Last evening two of Jinny's friends picked us up for an evening of live music and good Italian food in downtown Port Chester. On Friday evenings, Marianacci's is a very nice place to be, especially if there are five musicians within inches of your table, which holds a glass of dry white wine and a really good golden beet salad and another dish of hot Italian sausage nestled beside a bed of spinach sauteed in plenty of garlic. Music with a little bosa nova, some Nat King Cole. Many familiar melodies for five musicians to riff on. And on top of all that, Jinny played during their first break and I love to hear at the piano. Always.
Jinny told us later that the big red Harwin Drive bracelet I brought her from Houston was pretty heavy on her left wrist and several times she thought about the part her left hand would play and switched to other melodies that gave her right hand more of the work. That pretty big bracelet may have to rest near the keyboard next time she plays.
And, how could I have forgotten? When we entered the restaurant, I took a cursory look around the bar area, wondering where we'd sit. I quickly dismissed the long banquette right in front of the musicians. Moments later, that is precisely where the four of us sat. Front and center. Then I remembered all the International Quilt Festival Bernina Fashion Shows that I'd attended in Houston as Jinny's guest. Every year, we sat front and center and Jinny greeted one person after another who came to shake her hand and catch up ever so briefly with a 'quilt-world great.' Why not just go for the center immediately? After all.
Jinny gave me a great gift by her example. Say YES and say, "It's OK." It really does work well when you voice those few, powerful words.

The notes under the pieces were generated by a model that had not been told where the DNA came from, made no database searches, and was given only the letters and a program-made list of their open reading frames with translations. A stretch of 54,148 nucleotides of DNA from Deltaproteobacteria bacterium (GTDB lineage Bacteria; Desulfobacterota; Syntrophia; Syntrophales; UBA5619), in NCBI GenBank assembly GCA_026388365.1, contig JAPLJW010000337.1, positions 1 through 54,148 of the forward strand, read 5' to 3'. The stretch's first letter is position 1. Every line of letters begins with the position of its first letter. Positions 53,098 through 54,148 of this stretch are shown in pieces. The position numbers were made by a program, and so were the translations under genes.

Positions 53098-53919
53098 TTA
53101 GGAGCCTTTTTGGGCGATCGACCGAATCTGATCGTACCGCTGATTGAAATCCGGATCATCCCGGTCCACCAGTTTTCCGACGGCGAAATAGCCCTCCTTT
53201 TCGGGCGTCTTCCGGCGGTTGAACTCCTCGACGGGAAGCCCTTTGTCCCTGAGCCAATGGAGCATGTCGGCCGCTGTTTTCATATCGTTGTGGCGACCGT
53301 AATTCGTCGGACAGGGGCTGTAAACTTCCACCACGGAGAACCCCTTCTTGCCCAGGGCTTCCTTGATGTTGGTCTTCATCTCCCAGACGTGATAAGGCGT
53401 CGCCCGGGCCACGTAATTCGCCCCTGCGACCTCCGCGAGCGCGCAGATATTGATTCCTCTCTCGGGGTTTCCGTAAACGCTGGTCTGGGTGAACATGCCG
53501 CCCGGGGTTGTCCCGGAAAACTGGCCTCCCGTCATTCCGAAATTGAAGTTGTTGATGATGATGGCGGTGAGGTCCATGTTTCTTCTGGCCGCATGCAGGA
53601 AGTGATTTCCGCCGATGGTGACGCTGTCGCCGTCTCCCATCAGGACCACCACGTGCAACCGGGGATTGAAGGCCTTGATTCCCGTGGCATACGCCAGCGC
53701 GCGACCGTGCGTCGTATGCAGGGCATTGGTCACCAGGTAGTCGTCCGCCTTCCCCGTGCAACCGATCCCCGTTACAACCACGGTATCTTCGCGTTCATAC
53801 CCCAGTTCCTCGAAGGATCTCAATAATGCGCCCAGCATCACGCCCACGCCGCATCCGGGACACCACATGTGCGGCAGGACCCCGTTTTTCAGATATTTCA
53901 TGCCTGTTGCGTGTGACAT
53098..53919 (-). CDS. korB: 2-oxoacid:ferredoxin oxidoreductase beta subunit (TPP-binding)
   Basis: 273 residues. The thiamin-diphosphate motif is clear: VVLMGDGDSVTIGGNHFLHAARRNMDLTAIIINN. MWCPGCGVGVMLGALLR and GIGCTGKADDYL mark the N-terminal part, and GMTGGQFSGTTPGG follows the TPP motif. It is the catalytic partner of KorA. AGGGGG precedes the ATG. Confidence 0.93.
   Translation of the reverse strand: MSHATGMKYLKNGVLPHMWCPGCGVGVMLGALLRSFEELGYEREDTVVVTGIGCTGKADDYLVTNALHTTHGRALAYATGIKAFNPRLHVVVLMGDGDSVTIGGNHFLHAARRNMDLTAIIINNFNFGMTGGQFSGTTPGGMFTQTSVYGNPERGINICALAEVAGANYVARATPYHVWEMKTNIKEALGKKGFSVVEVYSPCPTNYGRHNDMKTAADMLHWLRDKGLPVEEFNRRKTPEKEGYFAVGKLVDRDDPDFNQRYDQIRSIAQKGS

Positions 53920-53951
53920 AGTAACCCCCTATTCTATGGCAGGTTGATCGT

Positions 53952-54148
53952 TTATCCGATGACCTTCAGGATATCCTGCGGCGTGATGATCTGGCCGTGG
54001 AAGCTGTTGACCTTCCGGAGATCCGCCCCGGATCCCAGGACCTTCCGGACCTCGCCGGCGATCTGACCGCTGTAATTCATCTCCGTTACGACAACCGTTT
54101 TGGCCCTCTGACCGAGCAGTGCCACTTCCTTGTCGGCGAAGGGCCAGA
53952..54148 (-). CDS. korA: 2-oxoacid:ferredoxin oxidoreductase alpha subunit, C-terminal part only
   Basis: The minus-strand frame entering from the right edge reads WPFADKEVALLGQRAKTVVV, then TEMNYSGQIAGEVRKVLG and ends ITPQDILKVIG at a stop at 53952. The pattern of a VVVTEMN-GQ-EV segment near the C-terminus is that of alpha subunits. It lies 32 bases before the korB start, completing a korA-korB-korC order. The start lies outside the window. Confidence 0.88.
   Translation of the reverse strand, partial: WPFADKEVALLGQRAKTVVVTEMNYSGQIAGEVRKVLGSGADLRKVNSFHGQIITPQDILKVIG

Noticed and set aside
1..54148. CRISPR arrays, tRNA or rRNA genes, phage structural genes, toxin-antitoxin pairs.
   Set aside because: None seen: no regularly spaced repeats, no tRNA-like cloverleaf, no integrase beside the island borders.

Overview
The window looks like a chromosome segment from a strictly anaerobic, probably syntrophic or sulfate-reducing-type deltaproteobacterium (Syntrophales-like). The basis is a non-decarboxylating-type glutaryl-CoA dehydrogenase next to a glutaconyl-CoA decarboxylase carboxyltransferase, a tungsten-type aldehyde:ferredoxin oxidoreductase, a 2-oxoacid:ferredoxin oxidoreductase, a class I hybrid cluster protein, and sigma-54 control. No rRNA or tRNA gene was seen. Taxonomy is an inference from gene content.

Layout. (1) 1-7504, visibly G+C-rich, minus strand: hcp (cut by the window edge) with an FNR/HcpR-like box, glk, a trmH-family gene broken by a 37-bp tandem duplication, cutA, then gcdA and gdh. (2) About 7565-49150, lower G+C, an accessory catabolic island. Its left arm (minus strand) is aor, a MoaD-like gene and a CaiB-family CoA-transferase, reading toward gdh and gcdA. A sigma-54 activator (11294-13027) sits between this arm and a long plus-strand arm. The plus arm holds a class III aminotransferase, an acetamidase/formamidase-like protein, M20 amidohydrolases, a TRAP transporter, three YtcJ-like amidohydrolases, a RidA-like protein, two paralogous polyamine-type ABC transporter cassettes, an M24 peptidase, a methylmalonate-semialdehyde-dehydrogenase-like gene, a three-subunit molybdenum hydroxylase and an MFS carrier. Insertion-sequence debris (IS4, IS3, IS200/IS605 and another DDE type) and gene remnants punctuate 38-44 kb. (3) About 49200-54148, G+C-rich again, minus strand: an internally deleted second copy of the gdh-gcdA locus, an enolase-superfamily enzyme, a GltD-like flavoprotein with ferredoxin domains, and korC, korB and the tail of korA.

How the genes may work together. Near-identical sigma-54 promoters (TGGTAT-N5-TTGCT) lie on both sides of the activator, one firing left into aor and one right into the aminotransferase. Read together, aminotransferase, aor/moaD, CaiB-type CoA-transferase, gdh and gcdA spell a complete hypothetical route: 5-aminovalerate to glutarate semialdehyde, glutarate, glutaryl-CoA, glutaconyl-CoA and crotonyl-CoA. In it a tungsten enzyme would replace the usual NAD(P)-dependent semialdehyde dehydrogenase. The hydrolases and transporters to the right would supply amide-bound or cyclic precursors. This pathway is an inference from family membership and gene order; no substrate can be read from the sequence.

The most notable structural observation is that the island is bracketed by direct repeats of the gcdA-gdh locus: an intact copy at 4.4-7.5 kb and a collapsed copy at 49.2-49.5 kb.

As we left the restaurant, Jinny was stopped by another woman who showed her photos of a musician who'd been very ill, but now recovered. He'd played back-up for Gene Bertoncini recently. Really. I remember Gene Bertoncini from my summer breaks in Rochester at Visual Studies Workshop. During my weeks there I boarded at the Eastman School of Music, right across the street from Visual Studies. Musicians stayed in the dorm too, after signing up for weeklong classes with musicians like Gene Bertoncini who taught there every summer.
How many times did we share conversations over breakfast and dinner and how many concerts did I attend to hear both students and their teachers? I remember those summers as a little bit of heaven. Did my own work each day and then listened listened to music in the evenings. One summer I was told that the drummer is the heart and the bass player is the soul. Thoughts? It was hard to choose.
P.S. I think I may have lost it with both of Jinny's friends, because as soon as I knew they were as troubled about the economy and politics as I, I couldn't bear NOT mentioning Naomi Klein's The Shock Doctrine and I couldn't bear not apologizing for Rick Perry. I see he just announced his campaign for the presidency today. I am imagining Perry and Bachmann for a Republican ticket. Can the Republicans find no one of wisdom and stature because of their right-wing litmus tests?